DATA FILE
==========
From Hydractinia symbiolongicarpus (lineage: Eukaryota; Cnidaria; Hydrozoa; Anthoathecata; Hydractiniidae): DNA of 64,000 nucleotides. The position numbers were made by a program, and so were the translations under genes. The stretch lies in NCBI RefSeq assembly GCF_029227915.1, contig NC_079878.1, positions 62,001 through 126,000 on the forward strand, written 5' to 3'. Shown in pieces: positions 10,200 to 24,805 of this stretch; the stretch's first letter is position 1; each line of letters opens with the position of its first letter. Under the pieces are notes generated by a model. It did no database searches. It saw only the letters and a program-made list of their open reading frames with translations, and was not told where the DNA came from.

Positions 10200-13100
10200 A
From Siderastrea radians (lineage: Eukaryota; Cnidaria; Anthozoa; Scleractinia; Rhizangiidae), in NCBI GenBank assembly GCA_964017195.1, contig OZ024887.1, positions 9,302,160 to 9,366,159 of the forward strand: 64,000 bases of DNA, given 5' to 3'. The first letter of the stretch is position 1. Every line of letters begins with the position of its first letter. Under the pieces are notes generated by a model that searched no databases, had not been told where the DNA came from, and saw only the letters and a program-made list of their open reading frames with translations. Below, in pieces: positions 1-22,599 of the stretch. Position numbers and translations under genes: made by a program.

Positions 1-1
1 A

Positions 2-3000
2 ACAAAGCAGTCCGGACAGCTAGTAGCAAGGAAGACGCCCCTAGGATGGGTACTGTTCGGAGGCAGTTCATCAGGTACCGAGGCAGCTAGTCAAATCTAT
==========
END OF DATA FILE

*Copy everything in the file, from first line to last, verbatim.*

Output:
From Hydractinia symbiolongicarpus (lineage: Eukaryota; Cnidaria; Hydrozoa; Anthoathecata; Hydractiniidae): DNA of 64,000 nucleotides. The position numbers were made by a program, and so were the translations under genes. The stretch lies in NCBI RefSeq assembly GCF_029227915.1, contig NC_079878.1, positions 62,001 through 126,000 on the forward strand, written 5' to 3'. Shown in pieces: positions 10,200 to 24,805 of this stretch; the stretch's first letter is position 1; each line of letters opens with the position of its first letter. Under the pieces are notes generated by a model. It did no database searches. It saw only the letters and a program-made list of their open reading frames with translations, and was not told where the DNA came from.

Positions 10200-13100
10200 A
From Siderastrea radians (lineage: Eukaryota; Cnidaria; Anthozoa; Scleractinia; Rhizangiidae), in NCBI GenBank assembly GCA_964017195.1, contig OZ024887.1, positions 9,302,160 to 9,366,159 of the forward strand: 64,000 bases of DNA, given 5' to 3'. The first letter of the stretch is position 1. Every line of letters begins with the position of its first letter. Under the pieces are notes generated by a model that searched no databases, had not been told where the DNA came from, and saw only the letters and a program-made list of their open reading frames with translations. Below, in pieces: positions 1-22,599 of the stretch. Position numbers and translations under genes: made by a program.

Positions 1-1
1 A

Positions 2-3000
2 ACAAAGCAGTCCGGACAGCTAGTAGCAAGGAAGACGCCCCTAGGATGGGTACTGTTCGGAGGCAGTTCATCAGGTACCGAGGCAGCTAGTCAAATCTAT